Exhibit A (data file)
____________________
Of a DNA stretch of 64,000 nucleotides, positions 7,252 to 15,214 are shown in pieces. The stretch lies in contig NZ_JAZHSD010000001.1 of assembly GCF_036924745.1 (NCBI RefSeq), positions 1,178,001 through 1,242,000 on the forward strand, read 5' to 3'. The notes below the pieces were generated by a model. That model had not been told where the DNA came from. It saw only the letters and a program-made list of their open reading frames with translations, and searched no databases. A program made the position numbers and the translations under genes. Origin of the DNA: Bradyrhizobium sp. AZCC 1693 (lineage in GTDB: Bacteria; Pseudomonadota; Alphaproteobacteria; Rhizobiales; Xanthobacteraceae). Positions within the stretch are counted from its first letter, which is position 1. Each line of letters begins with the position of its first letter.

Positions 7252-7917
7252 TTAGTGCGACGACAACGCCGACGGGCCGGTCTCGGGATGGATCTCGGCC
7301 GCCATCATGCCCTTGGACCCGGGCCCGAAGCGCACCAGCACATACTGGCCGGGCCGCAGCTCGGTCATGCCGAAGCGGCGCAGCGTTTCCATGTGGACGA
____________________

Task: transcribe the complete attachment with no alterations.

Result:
Of a DNA stretch of 64,000 nucleotides, positions 7,252 to 15,214 are shown in pieces. The stretch lies in contig NZ_JAZHSD010000001.1 of assembly GCF_036924745.1 (NCBI RefSeq), positions 1,178,001 through 1,242,000 on the forward strand, read 5' to 3'. The notes below the pieces were generated by a model. That model had not been told where the DNA came from. It saw only the letters and a program-made list of their open reading frames with translations, and searched no databases. A program made the position numbers and the translations under genes. Origin of the DNA: Bradyrhizobium sp. AZCC 1693 (lineage in GTDB: Bacteria; Pseudomonadota; Alphaproteobacteria; Rhizobiales; Xanthobacteraceae). Positions within the stretch are counted from its first letter, which is position 1. Each line of letters begins with the position of its first letter.

Positions 7252-7917
7252 TTAGTGCGACGACAACGCCGACGGGCCGGTCTCGGGATGGATCTCGGCC
7301 GCCATCATGCCCTTGGACCCGGGCCCGAAGCGCACCAGCACATACTGGCCGGGCCGCAGCTCGGTCATGCCGAAGCGGCGCAGCGTTTCCATGTGGACGA